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Rodgers, M., O' Connor, M., Healy, M.G., O' Driscoll, C., ul-Zaman Asam, Z., Nieminen, M., Xiao, L.
Forest Ecology And Management
Phosphorus release from forest harvesting on an upland peat blanket catchment
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Phosphorus release Blanket peat forest Storm flow Buffer strip Forest harvesting Good management practice WATER-QUALITY SOUTHERN FINLAND SITE PREPARATION SURFACE-WATER SOIL MANAGEMENT BOTTOMLAND POLLUTION ECOSYSTEM CAROLINA
The aim of this study was to investigate the release of phosphorus (P) to receiving waters resulting from harvesting 34-year-old lodgepole pine trees in an upland peat catchment. The study site was within a 25.3-hectare (ha) area, and was drained by a stream that received flows from ploughed furrows, mainly, via collector drains, and discharged directly to the salmonid Shrahrevagh River, Burrishoole, Co. Mayo, Ireland. The study site was divided into two parts: the upstream part was left intact and the downstream part was harvested in early Autumn 2005 following implementation of forest guidelines. Good management practices such as proper use of brash mats and harvesting only in dry weather were implemented. Two instrumented stations were established - one just upstream (US) and the other just downstream (DS) of the clearfelled area. The measurement of P concentrations at the two stations commenced in May 2005, two months before the harvesting started. The daily mean P concentration at the DS station increased from about 6 mu g L-1 of total reactive phosphorus (TRP) during pre-clearfelling to 429 mu g L-1 in August 2006. By October 2009, four years after clearfelling, the P concentrations at the DS station had returned to pre-clearfelling levels. In the first three years after harvesting, up to 5.15 kg ha(-1) of TRP was released from the harvested catchment to the receiving water; in the second year alone, 2.3 kg ha(-1) of TRP was released. Linear regression can be used to describe the relationship between TRP load and water discharge. About 80% of the total phosphorus (TP) in the study stream was soluble and more than 70% of the P release occurred in storm events, indicating that traditional buffer strips with widths of 15-20 m might not be efficient for P immobilization. The P concentrations were affected by antecedent weather conditions and highest concentrations occurred during storm events following prolonged drought periods. The water extractable phosphorus (WEP) contents in the soil were significantly higher below windrow/brash material than in brash-free areas, and whole-tree harvesting should be studied as one of the means to decrease P export from blanket peats. (C) 2010 Elsevier B.V. All rights reserved.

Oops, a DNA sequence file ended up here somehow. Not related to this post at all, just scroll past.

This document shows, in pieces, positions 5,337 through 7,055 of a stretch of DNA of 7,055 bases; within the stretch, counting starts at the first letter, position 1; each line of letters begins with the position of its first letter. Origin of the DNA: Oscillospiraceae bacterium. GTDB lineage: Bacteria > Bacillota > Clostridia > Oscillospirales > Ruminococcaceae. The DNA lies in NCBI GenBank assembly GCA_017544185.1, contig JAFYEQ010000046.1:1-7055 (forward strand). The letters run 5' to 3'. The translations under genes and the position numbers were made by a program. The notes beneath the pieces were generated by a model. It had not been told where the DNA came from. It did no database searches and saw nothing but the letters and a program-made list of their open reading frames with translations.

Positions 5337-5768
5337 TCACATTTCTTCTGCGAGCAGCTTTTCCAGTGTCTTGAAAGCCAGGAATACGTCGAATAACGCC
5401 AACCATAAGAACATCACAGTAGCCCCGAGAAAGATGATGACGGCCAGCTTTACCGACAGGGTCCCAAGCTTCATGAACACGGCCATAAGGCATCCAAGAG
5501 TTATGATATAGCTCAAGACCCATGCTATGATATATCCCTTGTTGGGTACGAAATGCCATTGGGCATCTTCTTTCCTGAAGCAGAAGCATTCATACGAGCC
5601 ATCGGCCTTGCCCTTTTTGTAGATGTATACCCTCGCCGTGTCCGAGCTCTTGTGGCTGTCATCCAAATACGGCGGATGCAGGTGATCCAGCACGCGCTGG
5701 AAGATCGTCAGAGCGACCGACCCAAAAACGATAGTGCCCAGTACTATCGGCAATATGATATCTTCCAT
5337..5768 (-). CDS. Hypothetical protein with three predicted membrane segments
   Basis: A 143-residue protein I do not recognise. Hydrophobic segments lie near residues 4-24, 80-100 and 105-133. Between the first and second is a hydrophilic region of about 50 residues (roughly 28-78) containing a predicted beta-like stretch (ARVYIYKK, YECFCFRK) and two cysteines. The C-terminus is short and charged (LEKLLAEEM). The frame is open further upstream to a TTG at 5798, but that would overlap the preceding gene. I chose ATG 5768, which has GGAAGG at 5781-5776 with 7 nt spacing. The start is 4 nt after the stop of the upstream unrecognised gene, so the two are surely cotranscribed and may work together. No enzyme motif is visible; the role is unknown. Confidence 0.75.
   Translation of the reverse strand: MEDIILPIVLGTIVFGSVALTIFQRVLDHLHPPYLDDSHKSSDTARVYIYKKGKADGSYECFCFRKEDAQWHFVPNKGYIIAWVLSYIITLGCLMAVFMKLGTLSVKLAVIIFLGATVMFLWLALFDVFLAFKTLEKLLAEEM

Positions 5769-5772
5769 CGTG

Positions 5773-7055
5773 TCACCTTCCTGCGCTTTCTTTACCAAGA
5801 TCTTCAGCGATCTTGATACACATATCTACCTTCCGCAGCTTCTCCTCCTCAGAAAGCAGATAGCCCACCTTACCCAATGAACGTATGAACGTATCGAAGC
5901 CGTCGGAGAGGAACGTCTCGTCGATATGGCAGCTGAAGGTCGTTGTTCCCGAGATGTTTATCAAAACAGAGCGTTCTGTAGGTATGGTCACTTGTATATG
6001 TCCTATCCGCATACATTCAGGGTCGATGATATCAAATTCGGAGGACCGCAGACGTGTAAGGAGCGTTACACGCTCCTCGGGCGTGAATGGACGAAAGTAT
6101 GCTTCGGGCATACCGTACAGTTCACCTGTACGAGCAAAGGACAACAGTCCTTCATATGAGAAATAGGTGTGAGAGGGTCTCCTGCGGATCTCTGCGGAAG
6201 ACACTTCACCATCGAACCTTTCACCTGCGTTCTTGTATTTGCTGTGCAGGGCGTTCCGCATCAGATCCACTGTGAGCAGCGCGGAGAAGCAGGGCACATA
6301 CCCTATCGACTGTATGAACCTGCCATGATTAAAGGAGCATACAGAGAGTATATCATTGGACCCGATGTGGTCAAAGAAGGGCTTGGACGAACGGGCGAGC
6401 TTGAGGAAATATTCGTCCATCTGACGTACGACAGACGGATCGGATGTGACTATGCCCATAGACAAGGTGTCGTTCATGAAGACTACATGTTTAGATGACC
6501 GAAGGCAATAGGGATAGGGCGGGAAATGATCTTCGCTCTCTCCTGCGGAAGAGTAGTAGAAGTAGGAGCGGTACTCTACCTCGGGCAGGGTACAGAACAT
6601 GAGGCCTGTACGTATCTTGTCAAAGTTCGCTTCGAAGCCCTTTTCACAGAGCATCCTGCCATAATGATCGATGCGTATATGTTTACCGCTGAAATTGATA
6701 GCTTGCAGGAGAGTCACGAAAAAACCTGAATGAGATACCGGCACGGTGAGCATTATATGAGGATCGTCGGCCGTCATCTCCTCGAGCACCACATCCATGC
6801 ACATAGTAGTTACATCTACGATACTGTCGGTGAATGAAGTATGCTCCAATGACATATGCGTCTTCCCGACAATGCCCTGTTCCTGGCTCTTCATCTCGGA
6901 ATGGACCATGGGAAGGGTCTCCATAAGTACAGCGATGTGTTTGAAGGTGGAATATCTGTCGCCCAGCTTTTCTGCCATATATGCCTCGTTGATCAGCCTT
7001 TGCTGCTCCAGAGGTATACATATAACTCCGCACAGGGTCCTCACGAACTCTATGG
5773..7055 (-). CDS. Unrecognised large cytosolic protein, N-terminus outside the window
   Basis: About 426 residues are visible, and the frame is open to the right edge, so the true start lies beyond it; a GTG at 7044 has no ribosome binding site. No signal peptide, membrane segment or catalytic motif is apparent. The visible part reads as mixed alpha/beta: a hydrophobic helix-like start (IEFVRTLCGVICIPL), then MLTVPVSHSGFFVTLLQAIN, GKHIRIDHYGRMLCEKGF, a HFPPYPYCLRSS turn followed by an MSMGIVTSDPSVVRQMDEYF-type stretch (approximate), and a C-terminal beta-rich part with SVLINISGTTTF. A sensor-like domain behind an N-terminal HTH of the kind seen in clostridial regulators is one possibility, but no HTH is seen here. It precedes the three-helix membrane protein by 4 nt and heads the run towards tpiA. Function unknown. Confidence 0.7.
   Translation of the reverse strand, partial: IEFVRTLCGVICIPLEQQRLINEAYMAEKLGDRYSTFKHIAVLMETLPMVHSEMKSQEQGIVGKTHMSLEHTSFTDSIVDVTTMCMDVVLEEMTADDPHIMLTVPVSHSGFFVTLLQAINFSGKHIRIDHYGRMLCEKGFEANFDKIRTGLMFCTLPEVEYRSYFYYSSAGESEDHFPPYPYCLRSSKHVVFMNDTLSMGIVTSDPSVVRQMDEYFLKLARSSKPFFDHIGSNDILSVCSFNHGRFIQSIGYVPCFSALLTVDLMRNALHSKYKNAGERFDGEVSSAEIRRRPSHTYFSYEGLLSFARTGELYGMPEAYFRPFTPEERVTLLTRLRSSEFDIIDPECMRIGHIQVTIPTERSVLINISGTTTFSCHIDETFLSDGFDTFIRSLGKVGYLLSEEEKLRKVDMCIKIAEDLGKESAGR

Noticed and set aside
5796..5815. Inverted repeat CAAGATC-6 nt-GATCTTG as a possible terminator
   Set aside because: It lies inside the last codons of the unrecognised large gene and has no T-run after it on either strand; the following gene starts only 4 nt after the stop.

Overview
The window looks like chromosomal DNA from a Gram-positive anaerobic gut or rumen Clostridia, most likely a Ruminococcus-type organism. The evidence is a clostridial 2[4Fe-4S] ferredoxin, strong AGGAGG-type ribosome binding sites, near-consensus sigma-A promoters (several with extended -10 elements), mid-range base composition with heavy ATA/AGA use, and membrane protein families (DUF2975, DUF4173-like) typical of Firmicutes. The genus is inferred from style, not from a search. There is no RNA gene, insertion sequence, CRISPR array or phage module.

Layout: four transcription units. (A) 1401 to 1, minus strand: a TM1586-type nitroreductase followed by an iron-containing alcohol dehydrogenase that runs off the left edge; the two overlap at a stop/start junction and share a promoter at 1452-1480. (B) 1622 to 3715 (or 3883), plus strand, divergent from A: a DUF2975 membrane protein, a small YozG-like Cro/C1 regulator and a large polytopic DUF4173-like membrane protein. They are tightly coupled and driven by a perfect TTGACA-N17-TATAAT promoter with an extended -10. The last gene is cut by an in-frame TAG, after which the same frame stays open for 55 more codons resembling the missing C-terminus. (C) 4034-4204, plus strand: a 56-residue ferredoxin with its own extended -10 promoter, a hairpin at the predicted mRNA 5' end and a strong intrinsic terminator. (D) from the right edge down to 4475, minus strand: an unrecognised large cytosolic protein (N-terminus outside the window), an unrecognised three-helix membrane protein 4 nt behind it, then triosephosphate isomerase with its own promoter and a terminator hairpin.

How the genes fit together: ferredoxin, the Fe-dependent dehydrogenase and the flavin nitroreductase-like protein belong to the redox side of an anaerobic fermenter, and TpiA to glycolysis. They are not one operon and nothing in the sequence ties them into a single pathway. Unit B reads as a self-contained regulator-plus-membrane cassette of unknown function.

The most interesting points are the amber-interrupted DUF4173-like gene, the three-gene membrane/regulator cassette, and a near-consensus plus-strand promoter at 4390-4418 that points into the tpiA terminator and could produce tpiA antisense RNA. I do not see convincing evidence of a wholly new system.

DOI 10.1016/j.foreco.2010.09.037
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